at last, having mastered the sea."
Catherine respectfully places her habit back on the dresser. She is calm...calmer than she has yet appeared to us--as if a great weight has been lifted from her. She slips into bed. Clicks off the light.
Now only the hall and Donovan are visible. The stage rotates a little further, till he is center stage, while Catherine's room rounds out of sight.
Donovan yawns. He sleepily rises from his chair. He gives the chapel door a satisfied glance.
"Finished at last.
And I pray,
a work that will honor
the spirit of light.
Yet, there is one dark place left in me--
forgive me, Father--this I leave
for Catherine to brighten."
The stage lights dim further as Donovan wearily retires for the night, leaving the hall.
Everything in the room is still and silent--the chapel door closed while a burst of harps float to a tranquil nothingness.
An unsettling, prolonged pause in action.
Vandals climb onto the stage. They enter left, right, and center from the orchestra pit. They are a youthful gang from the neighborhood; wearing gang jackets with insignias, carrying weapons and buckets of paint. Being quiet as possible, they proceed to cut paintings, splash walls with paint--painting obscene slogans and other graffiti. They continue to desecrate the entire hall, working their way toward the chapel. They enter the chapel. Close the door behind them. The audience hears muffled, tragic sounds coming from inside.
With a blast of music, the noise ceases. Immediately followed by another and another tumultuous clash....
(DISTANT CHOIR OF ETHEREAL VOICES):
"This is our Father's house,
where light sees all;
even in darkness,
we are known by our deeds.
High we lift a banner of light--
legion of the midnight sun!"
The chapel door violently swings open--revealing a brilliance inside.
Repelled by radiant beams, vandals back slowly out...shielding their eyes from light. As the last leaves we see he is pursued by a light-form. More light forms exit. Two take guard posts at the chapel door while others continue in procession to circle the hall....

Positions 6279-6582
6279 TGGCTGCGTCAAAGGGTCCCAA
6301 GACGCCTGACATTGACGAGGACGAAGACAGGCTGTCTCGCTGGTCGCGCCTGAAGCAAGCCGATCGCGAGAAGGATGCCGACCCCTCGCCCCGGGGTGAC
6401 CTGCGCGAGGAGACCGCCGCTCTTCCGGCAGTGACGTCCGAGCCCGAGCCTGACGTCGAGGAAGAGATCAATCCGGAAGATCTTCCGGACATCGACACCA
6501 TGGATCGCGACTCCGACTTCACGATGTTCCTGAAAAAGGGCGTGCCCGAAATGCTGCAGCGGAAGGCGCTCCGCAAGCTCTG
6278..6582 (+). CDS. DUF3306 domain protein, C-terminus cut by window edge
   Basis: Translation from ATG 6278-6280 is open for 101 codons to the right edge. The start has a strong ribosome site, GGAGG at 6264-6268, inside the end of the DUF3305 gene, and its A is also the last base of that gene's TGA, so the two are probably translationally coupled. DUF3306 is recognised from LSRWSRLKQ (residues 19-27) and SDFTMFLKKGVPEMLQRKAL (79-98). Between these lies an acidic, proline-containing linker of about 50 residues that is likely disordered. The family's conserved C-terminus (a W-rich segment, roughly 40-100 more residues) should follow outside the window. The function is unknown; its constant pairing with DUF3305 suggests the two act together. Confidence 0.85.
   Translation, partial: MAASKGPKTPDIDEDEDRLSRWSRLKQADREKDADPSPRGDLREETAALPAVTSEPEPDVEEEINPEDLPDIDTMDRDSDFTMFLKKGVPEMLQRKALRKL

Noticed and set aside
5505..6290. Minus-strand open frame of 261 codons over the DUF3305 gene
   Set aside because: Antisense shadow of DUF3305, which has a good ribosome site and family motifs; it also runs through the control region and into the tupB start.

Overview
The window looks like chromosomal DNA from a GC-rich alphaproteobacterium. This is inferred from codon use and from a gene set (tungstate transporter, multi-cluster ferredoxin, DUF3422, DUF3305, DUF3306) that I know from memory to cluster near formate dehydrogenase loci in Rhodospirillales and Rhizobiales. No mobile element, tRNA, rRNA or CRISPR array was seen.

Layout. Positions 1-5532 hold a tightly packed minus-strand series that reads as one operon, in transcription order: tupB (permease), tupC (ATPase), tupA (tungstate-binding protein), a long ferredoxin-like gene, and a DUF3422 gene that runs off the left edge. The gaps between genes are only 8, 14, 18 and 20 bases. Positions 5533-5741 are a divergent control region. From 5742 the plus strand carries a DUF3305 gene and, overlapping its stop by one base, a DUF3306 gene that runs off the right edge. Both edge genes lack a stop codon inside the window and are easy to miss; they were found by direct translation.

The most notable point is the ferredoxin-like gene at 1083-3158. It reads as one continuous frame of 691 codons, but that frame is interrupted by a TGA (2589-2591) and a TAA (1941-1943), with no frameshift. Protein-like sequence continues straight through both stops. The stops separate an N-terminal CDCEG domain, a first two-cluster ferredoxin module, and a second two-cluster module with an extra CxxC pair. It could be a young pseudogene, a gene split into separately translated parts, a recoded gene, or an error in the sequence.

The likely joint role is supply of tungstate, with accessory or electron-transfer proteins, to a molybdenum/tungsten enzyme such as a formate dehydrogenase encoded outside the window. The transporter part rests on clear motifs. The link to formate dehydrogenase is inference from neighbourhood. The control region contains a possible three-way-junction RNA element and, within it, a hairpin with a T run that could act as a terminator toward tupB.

The last vandal flees from the stage. All the stage lights, including the dim theater lights for the audience slowly diminish--the only light in the theater left, the forms on the stage. Light forms continue to circle the hall.
(CHOIR OF ETHEREAL VOICES):
"This is our Father's house--
high we life his banner of light--
legion of the midnight sun!"
(Repetitive chorus continues through the action): while still in procession, one by one the light forms go out. The choral voices softening accordingly--music fading off in response....
(brief interlude) COMPLETE DARKNESS. SILENCE.
MUSIC BEGINS. It is hauntingly meditative. While at the same time, beautifully lyrical. It lasts for several minutes and toward the end the house lights and stage lights start to brighten. IT IS MORNING.
DONOVAN arrives. Yawning. Stretching. But as his eyes focus, and he realizes what has happened:
(He runs to the chapel door. Looks inside.)
"How could they?
All that work!
All that beauty!
All for nothing!"
CATHERINE enters, carrying a breakfast tray. Aghast--she drops it.
DONOVAN turns toward the noise of the fallen tray.
Who would do such a thing?"
Catherine runs to the chapel door--looks inside...horrified by the destruction...but after a brief silence:
"You'll fix it.
You can do it again--even better!
Don't you see?--
It's the spirit--not the art!
And that spirit expresses through you.
In you that spirit lives immortal."
(DONOVAN)(looking longingly into Catherine's eyes):
"And what of your beautiful spirit, Catherine?"
(Catherine reaches for his hand. Moves closer.)
"At your side--forever.
Not the orphaned child.
But the woman...whose soul has found its wings..."
FATHER MARK and BISHOP LAKEWOOD arrive.
(FATHER MARK)(after being repelled--a brief, contemplative meditation):
almost completely unrecognizable...
yet I see the mural--its colors--brilliant!
Filled with light!
This would remain a chapel
were there no walls left to contain it!"
(BISHOP LAKEWOOOD)(the hall now ablaze with light):
"I see it also...
In the chapel of my heart...
an infant cathedral
opening its eyes for the first time...
awakened to its mission..."
The gang of vandals enter as they did the first time. But this time there are no weapons...instead they carry an array of cleaning utensil...
(Gang)(kneeling before the Bishop and Father Mark):
"Pain often chooses its targets foolishly...
and the perpetrators become their own victims...."
(The BISHOP motions for them to rise...)
(BISHOP LAKEWOOD)(Pointing to the youthful gang):
"These are the living stones of our cathedral!"
(The ENTIRE CAST, facing the audience...)
"Listen Listen Listen!
To the smallest light...
but born of distant night;
shining bright and clear,
star of the midnight sun...
We are each
a light of heaven--
a beam whisper or shout...
some shine dimmer before brighter...
but nothing can put us out...."